Teacher Quality Widely Diffused, Ratings Indicate
This initial analysis of the NYC data was surprising to me in some ways:
Over all, however, the teacher data reports tended to be highly correlated to the schools' grades. Last year, 79 percent of high-performing math teachers worked in "A" or "B" schools, according to the Education Department. But there was no relationship between a school's demographics and its number of high- or low-performing teachers: 26 percent of math teachers serving the poorest of students had high scores, as did 27 percent of teachers of the wealthiest.
Across the years covered by the reports, teachers at the top and bottom of the performance scale tended to stay there. Officials said 521 teachers were rated in the bottom 5 percent for at least two of the five years, while 696 were repeatedly in the top 5 percent. And 68 percent of math teachers in the top or the bottom quarter of the rankings in 2009-10 were in the same category in their multiyear scores.
Parents tend to focus on a school's rating, but the data showed variation in a building. At P.S. 230 in Kensington, Brooklyn, seven fourth-grade English teachers ranged from the 12th to the 99th percentile.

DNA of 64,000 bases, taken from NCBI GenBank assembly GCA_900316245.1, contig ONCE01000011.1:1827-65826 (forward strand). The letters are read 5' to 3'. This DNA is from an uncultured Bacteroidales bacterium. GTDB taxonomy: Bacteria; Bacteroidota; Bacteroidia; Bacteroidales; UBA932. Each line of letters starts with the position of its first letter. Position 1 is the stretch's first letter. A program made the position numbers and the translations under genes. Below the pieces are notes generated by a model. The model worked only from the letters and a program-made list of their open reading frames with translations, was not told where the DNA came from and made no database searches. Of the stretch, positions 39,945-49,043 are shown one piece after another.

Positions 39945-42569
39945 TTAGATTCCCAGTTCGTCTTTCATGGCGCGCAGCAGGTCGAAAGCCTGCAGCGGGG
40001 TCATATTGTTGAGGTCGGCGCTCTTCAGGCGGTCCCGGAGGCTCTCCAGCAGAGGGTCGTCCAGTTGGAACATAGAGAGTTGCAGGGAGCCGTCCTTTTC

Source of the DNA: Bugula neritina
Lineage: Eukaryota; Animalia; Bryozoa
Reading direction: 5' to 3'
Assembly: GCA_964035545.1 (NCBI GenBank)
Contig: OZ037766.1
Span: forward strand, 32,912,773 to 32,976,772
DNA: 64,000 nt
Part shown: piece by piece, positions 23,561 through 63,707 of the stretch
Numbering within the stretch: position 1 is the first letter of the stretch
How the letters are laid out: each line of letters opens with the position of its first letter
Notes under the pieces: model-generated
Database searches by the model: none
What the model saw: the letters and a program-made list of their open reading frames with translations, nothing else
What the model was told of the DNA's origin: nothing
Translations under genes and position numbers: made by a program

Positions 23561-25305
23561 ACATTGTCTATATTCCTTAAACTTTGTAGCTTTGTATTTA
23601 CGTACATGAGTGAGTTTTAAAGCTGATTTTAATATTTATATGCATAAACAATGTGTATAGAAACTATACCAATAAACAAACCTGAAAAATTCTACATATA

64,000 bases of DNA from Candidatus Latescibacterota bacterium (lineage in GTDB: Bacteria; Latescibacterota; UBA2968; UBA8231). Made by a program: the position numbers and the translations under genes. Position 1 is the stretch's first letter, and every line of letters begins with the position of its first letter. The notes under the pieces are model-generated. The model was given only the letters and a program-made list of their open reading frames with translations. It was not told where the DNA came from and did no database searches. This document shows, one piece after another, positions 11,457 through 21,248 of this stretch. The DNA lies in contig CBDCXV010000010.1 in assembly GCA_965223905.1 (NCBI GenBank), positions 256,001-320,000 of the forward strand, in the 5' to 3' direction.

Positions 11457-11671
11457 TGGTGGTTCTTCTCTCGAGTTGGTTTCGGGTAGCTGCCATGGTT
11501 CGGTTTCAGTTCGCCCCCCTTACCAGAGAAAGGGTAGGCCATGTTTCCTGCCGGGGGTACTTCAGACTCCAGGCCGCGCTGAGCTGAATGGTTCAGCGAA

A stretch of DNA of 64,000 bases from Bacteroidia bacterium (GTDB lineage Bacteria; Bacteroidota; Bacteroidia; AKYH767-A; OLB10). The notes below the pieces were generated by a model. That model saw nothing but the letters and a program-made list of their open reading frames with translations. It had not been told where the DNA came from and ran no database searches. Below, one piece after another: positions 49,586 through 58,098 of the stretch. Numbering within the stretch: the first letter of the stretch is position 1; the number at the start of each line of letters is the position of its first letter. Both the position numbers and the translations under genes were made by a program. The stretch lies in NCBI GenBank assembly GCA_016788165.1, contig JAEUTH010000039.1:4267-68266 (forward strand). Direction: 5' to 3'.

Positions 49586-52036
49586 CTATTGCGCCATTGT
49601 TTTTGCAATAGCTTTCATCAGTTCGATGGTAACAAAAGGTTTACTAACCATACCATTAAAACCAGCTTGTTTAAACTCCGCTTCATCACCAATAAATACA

Hundreds of the highest-rated teachers taught students considered to be difficult to educate, like those not proficient in English or with special needs — perhaps because the model predicted those students would perform poorly.
At P.S. 49, in the Mott Haven section of the Bronx, state test scores for the students in a certain fifth-grade math teacher's class should have been in the 13th percentile citywide, based on their demographics and past performance on the exams. Yet under the teacher's guidance, the students ended up scoring close to the city average. The teacher, in turn, was rated "high."
I would have expected schools serving higher percentages of poor and minority students to have a greater concentration of below-average teachers (which is what numerous other studies show). Re. the last two paragraphs, perhaps the model's adjustments for students' disadvantages OVER-compensates???